For any child, a treehouse is a magical hideaway. Building a treehouse takes careful planning and construction. However, once completed, you have a wooden sanctuary that your family can enjoy for years to come. Take the time to learn about local regulations before you embark on that treehouse project. Do check if you need a permit to build the structure in the first place. If you have protected species of trees on your property, there may be restrictions on building a treehouse on them. Do confirm if there is a limit on the height of such a treehouse.
In general, building a small treehouse in your own backyard for a child does not require a permit. However, the procedures differ from area to area, depending on the size and scope of the treehouse plans. Building a treehouse without doing your homework could end up in potential legalities down the road. Backyard additions are a great way to improve your family’s outdoor space. Whether you want to get creative with treehouse plans or install a luxurious pool, there are plenty of options for all budgets. Here are some basic guidelines to observe when building a treehouse on your own property.
Choose the Right Tree
Check the health of the tree you intend to build upon, whether it is too young or too old. Note that the treehouse you build is supposed to last for many years, way after your children have all grown up, perhaps your grandchildren could play in them someday. The tree must be sturdy, healthy, mature, and a living tree. It may be prudent to get an arborist to inspect your tree and confirm it has deep roots and must be free of disease or parasites in order to support the treehouse structure and the technical aspects related to the design of your dream treehouse.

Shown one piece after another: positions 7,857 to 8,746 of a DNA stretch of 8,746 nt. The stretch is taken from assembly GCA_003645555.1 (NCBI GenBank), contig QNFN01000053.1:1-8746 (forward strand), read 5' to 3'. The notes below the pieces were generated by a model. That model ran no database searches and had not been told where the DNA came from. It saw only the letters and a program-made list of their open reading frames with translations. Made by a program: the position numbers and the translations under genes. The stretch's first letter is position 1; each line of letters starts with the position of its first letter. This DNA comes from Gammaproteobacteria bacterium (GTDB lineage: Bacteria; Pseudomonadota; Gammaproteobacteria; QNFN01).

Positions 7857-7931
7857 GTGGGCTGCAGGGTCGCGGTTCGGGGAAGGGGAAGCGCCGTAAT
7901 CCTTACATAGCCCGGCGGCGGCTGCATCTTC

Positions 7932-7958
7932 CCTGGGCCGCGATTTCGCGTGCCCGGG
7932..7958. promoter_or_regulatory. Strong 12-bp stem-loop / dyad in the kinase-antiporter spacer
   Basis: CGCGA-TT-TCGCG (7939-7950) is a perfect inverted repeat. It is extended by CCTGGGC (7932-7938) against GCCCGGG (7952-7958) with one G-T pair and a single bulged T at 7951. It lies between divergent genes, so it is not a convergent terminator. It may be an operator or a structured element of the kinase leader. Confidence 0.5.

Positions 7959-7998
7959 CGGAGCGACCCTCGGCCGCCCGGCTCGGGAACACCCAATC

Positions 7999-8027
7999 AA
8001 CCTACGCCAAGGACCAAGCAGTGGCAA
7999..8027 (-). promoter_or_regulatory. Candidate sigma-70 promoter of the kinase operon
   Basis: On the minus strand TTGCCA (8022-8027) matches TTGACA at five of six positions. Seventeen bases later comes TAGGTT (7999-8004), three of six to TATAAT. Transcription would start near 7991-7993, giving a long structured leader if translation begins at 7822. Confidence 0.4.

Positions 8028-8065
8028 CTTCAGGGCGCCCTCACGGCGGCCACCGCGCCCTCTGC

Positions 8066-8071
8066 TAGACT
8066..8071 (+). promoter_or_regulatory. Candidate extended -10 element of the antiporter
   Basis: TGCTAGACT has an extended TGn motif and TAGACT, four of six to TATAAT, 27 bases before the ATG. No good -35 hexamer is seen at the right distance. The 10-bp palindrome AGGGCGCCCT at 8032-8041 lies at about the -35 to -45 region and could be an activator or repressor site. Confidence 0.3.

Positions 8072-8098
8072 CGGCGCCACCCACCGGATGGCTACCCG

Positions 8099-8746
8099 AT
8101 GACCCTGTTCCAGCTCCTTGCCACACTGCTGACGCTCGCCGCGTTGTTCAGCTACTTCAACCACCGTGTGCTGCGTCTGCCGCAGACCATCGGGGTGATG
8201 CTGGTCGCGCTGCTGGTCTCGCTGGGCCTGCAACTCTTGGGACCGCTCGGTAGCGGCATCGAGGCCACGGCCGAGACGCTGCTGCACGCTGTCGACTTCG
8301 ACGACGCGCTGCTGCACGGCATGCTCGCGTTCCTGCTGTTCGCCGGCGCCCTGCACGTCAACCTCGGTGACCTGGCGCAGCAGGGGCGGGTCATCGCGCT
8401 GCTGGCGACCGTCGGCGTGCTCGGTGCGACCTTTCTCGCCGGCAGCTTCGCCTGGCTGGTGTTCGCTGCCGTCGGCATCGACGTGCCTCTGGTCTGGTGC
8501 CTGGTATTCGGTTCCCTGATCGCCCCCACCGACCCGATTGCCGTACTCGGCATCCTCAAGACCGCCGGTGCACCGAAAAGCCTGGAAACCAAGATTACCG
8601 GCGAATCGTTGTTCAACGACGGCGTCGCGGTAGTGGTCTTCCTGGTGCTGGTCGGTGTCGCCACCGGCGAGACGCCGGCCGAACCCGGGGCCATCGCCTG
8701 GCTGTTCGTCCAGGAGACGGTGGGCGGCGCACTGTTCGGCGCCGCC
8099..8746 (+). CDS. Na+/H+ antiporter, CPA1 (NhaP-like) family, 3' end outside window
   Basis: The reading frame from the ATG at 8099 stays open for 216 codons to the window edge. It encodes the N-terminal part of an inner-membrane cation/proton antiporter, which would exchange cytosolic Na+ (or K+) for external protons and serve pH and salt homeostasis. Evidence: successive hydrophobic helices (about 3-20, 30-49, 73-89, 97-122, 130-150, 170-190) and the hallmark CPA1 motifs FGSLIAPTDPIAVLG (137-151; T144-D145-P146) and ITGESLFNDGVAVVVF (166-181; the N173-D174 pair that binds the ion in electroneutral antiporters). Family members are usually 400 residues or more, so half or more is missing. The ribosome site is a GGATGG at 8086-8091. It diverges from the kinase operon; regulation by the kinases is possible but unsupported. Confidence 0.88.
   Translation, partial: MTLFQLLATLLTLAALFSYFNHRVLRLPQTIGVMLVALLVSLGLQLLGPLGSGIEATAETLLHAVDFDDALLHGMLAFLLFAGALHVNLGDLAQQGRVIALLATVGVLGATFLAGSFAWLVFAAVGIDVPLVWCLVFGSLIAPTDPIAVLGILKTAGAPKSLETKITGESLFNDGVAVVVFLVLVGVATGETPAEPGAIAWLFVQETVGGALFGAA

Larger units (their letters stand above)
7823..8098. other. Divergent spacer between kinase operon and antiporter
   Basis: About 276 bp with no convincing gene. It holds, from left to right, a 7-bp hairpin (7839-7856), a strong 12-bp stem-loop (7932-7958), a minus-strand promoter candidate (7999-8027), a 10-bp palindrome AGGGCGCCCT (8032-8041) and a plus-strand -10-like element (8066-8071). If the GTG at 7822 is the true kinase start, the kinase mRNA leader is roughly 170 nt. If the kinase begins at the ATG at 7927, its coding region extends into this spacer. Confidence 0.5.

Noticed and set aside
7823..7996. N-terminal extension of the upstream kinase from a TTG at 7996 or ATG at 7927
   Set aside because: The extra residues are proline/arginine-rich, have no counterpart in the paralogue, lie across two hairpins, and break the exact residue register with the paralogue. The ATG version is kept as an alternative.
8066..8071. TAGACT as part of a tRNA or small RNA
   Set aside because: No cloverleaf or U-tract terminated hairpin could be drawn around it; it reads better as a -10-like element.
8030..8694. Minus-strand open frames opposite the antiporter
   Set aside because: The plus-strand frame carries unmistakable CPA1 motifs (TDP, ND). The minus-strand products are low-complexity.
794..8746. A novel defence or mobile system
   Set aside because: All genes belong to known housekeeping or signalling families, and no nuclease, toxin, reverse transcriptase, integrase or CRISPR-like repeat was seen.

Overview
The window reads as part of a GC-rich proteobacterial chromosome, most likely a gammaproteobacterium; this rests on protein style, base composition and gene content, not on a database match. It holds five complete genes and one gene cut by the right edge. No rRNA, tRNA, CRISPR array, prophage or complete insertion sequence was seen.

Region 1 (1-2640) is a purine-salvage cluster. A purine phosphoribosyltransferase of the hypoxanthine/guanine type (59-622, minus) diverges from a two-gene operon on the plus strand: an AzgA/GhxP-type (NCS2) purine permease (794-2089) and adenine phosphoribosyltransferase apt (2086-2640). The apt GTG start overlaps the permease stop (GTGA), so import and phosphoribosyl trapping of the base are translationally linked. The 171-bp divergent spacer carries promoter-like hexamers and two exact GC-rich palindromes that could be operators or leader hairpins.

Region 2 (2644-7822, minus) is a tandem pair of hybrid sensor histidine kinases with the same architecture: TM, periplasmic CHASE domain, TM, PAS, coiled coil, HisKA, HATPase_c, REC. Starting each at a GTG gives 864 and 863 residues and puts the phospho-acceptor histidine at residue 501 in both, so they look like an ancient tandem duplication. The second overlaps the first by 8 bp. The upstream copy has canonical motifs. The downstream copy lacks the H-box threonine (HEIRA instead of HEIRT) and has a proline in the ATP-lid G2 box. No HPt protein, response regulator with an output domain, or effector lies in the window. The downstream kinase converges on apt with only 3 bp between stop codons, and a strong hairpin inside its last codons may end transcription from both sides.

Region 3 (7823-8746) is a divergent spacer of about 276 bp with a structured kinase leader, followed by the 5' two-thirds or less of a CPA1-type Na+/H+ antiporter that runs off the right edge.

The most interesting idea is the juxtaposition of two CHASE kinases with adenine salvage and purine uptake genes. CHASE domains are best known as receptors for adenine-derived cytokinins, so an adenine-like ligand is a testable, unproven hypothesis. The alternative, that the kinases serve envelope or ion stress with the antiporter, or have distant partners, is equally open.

Make safety the top priority as it is your family that will play in the treehouse. Do not make any compromise on the design and quality of material that makes up the structure. Keep a close watch on the height – keep it to a reasonable height with all safety guard rails and secured access stairways.
As a courtesy, talk to your neighbors, especially if your planned treehouse is adjacent and close to their property. This will definitely avoid future complaints, and even potential lawsuits should your treehouse be in plain sight of their bedroom windows. It may also be wise to check with your insurance agent for any possible damage to surrounding property in the future in the unfortunate event of adverse local windstorms.
Choose your design carefully before you hammer in the first nail. Treehouse designs are available online unless you are knowledgeable about building in general with wooden structures. There are important parameters to your treehouse, such as size, circumferential size of the tree trunk, projected structure height from ground level, type of internal wooden floor platform, windows, roof cover, and the type of stairway for access. Do not forget to take into account the future growth rate of the tree since the tree may outgrow the original design resulting in heartbreak when the structure is no longer safe.